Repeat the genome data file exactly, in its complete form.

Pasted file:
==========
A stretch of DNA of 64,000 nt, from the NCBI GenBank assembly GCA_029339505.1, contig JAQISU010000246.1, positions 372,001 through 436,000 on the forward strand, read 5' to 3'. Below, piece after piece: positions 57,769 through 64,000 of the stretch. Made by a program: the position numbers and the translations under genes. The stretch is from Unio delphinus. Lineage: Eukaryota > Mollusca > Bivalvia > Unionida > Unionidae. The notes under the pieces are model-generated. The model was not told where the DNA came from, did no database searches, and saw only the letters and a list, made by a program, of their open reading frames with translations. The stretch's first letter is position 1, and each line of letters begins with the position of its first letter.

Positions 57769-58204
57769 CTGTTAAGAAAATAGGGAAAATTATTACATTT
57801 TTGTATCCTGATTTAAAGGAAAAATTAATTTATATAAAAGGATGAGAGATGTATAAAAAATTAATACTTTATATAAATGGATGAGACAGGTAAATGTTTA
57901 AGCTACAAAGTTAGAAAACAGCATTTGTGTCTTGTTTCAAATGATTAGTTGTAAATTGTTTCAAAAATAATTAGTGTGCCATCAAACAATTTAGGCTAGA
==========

A stretch of DNA of 64,000 nt, from the NCBI GenBank assembly GCA_029339505.1, contig JAQISU010000246.1, positions 372,001 through 436,000 on the forward strand, read 5' to 3'. Below, piece after piece: positions 57,769 through 64,000 of the stretch. Made by a program: the position numbers and the translations under genes. The stretch is from Unio delphinus. Lineage: Eukaryota > Mollusca > Bivalvia > Unionida > Unionidae. The notes under the pieces are model-generated. The model was not told where the DNA came from, did no database searches, and saw only the letters and a list, made by a program, of their open reading frames with translations. The stretch's first letter is position 1, and each line of letters begins with the position of its first letter.

Positions 57769-58204
57769 CTGTTAAGAAAATAGGGAAAATTATTACATTT
57801 TTGTATCCTGATTTAAAGGAAAAATTAATTTATATAAAAGGATGAGAGATGTATAAAAAATTAATACTTTATATAAATGGATGAGACAGGTAAATGTTTA
57901 AGCTACAAAGTTAGAAAACAGCATTTGTGTCTTGTTTCAAATGATTAGTTGTAAATTGTTTCAAAAATAATTAGTGTGCCATCAAACAATTTAGGCTAGA